• The base station 114 b in FIG. 1A may be a wireless router, Home Node B, Home eNode B, or access point, for example, and may utilize any suitable RAT for facilitating wireless connectivity in a localized area, such as a place of business, a home, a vehicle, a campus, and the like. In one embodiment, the base station 114 b and the WTRUs 102 c, 102 d may implement a radio technology such as IEEE 802.11 to establish a wireless local area network (WLAN). In another embodiment, the base station 114 b and the WTRUs 102 c, 102 d may implement a radio technology such as IEEE 802.15 to establish a wireless personal area network (WPAN). In yet another embodiment, the base station 114 b and the WTRUs 102 c, 102 d may utilize a cellular-based RAT (e.g., WCDMA, CDMA2000, GSM, LTE, LTE-A, etc.) to establish a picocell or femtocell. As shown in FIG. 1A, the base station 114 b may have a direct connection to the Internet 110. Thus, the base station 114 b may not be required to access the Internet 110 via the core network 106.
  • The RAN 104 may be in communication with the core network 106, which may be any type of network configured to provide voice, data, applications, and/or voice over internet protocol (VoIP) services to one or more of the WTRUs 102 a, 102 b, 102 c, 102 d. For example, the core network 106 may provide call control, billing services, mobile location-based services, pre-paid calling, Internet connectivity, video distribution, etc., and/or perform high-level security functions, such as user authentication. Although not shown in FIG. 1A, it will be appreciated that the RAN 104 and/or the core network 106 may be in direct or indirect communication with other RANs that employ the same RAT as the RAN 104 or a different RAT. For example, in addition to being connected to the RAN 104, which may be utilizing an E-UTRA radio technology, the core network 106 may also be in communication with another RAN (not shown) employing a GSM radio technology.
  • The core network 106 may also serve as a gateway for the WTRUs 102 a, 102 b, 102 c, 102 d to access the PSTN 108, the Internet 110, and/or other networks 112. The PSTN 108 may include circuit-switched telephone networks that provide plain old telephone service (POTS). The Internet 110 may include a global system of interconnected computer networks and devices that use common communication protocols, such as the transmission control protocol (TCP), user datagram protocol (UDP) and the internet protocol (IP) in the TCP/IP internet protocol suite. The networks 112 may include wired or wireless communications networks owned and/or operated by other service providers. For example, the networks 112 may include another core network connected to one or more RANs, which may employ the same RAT as the RAN 104 or a different RAT.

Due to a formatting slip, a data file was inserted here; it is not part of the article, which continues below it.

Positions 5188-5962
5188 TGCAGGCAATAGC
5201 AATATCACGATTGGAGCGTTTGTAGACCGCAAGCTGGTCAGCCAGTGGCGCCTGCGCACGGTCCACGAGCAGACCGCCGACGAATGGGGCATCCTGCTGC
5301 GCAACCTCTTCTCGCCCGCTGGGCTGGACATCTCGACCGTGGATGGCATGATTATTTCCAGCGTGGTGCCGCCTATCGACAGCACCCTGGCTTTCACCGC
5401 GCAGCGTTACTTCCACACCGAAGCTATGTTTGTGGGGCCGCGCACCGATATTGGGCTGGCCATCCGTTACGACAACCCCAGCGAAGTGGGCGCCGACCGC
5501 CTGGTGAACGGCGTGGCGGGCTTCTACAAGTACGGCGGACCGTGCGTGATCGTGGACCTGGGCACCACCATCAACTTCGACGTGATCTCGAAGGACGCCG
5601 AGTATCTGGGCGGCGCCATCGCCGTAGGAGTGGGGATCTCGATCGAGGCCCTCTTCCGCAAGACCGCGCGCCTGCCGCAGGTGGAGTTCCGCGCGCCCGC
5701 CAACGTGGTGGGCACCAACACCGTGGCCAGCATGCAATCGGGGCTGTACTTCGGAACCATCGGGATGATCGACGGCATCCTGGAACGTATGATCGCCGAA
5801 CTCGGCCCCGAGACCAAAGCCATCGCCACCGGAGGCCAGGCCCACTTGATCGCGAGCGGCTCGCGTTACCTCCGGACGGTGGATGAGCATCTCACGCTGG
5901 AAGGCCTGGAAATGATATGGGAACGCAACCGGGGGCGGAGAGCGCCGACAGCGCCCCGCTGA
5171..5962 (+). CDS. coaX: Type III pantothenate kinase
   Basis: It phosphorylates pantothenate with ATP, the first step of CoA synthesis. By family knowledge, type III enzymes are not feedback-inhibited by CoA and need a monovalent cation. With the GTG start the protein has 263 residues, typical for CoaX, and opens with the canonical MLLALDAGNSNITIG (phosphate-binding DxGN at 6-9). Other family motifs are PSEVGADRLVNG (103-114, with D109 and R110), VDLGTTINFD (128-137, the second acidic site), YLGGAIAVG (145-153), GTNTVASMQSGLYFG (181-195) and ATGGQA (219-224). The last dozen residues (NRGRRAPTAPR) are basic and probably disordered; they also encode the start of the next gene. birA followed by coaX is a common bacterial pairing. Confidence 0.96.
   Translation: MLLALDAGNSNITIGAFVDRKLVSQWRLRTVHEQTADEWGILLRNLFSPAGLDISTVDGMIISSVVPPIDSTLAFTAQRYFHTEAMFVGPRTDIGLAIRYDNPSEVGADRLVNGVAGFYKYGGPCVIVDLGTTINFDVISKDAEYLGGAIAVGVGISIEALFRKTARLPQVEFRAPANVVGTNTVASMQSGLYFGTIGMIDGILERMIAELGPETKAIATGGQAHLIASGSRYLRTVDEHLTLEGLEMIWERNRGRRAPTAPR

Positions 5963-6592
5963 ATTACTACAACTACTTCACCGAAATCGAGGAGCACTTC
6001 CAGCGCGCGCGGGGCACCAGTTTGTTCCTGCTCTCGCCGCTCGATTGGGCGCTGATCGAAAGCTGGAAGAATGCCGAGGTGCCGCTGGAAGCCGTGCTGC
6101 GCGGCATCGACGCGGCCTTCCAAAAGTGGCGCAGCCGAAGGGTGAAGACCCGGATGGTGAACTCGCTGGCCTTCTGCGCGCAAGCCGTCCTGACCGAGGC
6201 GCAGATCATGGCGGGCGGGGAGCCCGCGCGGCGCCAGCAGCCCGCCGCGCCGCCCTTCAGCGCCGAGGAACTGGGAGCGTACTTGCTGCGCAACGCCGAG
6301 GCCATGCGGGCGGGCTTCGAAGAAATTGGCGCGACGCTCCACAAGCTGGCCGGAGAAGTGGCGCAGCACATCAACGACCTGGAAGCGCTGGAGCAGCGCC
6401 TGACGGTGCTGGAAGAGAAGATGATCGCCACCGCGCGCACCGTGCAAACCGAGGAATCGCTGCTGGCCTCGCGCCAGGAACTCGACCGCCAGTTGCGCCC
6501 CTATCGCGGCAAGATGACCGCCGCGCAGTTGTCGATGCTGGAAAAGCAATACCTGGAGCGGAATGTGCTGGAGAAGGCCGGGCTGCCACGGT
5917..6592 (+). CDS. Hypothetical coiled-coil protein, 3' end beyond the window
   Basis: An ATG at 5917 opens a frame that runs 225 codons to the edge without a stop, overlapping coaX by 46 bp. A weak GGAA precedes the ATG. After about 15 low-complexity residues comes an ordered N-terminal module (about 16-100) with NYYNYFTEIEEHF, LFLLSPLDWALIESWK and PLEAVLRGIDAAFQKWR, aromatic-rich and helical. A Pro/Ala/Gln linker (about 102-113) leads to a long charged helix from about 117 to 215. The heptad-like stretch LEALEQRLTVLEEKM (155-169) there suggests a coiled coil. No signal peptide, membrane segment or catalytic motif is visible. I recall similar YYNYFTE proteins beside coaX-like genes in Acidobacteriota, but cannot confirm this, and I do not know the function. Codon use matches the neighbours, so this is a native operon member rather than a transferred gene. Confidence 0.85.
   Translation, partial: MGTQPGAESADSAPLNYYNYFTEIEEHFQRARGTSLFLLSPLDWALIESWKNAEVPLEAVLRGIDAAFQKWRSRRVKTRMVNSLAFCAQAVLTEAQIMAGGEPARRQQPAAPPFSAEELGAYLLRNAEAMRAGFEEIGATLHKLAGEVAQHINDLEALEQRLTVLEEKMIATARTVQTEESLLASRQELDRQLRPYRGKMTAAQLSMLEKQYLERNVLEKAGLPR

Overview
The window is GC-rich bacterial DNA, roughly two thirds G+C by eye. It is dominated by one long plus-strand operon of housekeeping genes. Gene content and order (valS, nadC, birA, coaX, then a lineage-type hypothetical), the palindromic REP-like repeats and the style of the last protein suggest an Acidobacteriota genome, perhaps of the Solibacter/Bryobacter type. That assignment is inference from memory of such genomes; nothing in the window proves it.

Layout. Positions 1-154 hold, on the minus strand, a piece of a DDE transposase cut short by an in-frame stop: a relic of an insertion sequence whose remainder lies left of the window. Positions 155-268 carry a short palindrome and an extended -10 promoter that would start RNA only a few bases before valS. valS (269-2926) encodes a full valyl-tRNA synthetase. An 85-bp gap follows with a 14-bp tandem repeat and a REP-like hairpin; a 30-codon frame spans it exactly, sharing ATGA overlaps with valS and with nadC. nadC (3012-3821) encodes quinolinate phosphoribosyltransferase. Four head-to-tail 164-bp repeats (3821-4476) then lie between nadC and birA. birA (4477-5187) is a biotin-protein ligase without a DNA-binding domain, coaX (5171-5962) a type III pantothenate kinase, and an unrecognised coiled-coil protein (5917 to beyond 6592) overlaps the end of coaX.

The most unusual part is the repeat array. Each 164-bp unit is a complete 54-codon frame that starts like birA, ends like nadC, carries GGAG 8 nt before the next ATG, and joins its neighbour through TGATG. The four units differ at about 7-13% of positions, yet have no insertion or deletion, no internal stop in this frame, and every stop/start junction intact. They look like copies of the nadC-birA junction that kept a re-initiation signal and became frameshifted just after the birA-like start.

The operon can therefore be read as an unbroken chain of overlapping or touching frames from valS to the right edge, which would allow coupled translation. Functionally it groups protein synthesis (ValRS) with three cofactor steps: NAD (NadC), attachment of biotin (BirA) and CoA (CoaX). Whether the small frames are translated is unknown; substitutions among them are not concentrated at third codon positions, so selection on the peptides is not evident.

• Some or all of the WTRUs 102 a, 102 b, 102 c, 102 d in the communications system 100 may include multi-mode capabilities, e.g., the WTRUs 102 a, 102 b, 102 c, 102 d may include multiple transceivers for communicating with different wireless networks over different wireless links. For example, the WTRU 102 c shown in FIG. 1A may be configured to communicate with the base station 114 a, which may employ a cellular-based radio technology, and with the base station 114 b, which may employ an IEEE 802 radio technology.
  • FIG. 1B is a system diagram of an example WTRU 102. As shown in FIG. 1B, the WTRU 102 may include a processor 118, a transceiver 120, a transmit/receive element 122, a speaker/microphone 124, a keypad 126, a display/touchpad 128, non-removable memory 130, removable memory 132, a power source 134, a global positioning system (GPS) chipset 136, and other peripherals 138. It will be appreciated that the WTRU 102 may include any sub-combination of the foregoing elements while remaining consistent with an embodiment.
  • The processor 118 may be a general purpose processor, a special purpose processor, a conventional processor, a digital signal processor (DSP), a plurality of microprocessors, one or more microprocessors in association with a DSP core, a controller, a microcontroller, Application Specific Integrated Circuits (ASICs), Field Programmable Gate Array (FPGAs) circuits, any other type of integrated circuit (IC), a state machine, and the like. The processor 118 may perform signal coding, data processing, power control, input/output processing, and/or any other functionality that enables the WTRU 102 to operate in a wireless environment. The processor 118 may be coupled to the transceiver 120, which may be coupled to the transmit/receive element 122. While FIG. 1B depicts the processor 118 and the transceiver 120 as separate components, it will be appreciated that the processor 118 and the transceiver 120 may be integrated together in an electronic package or chip.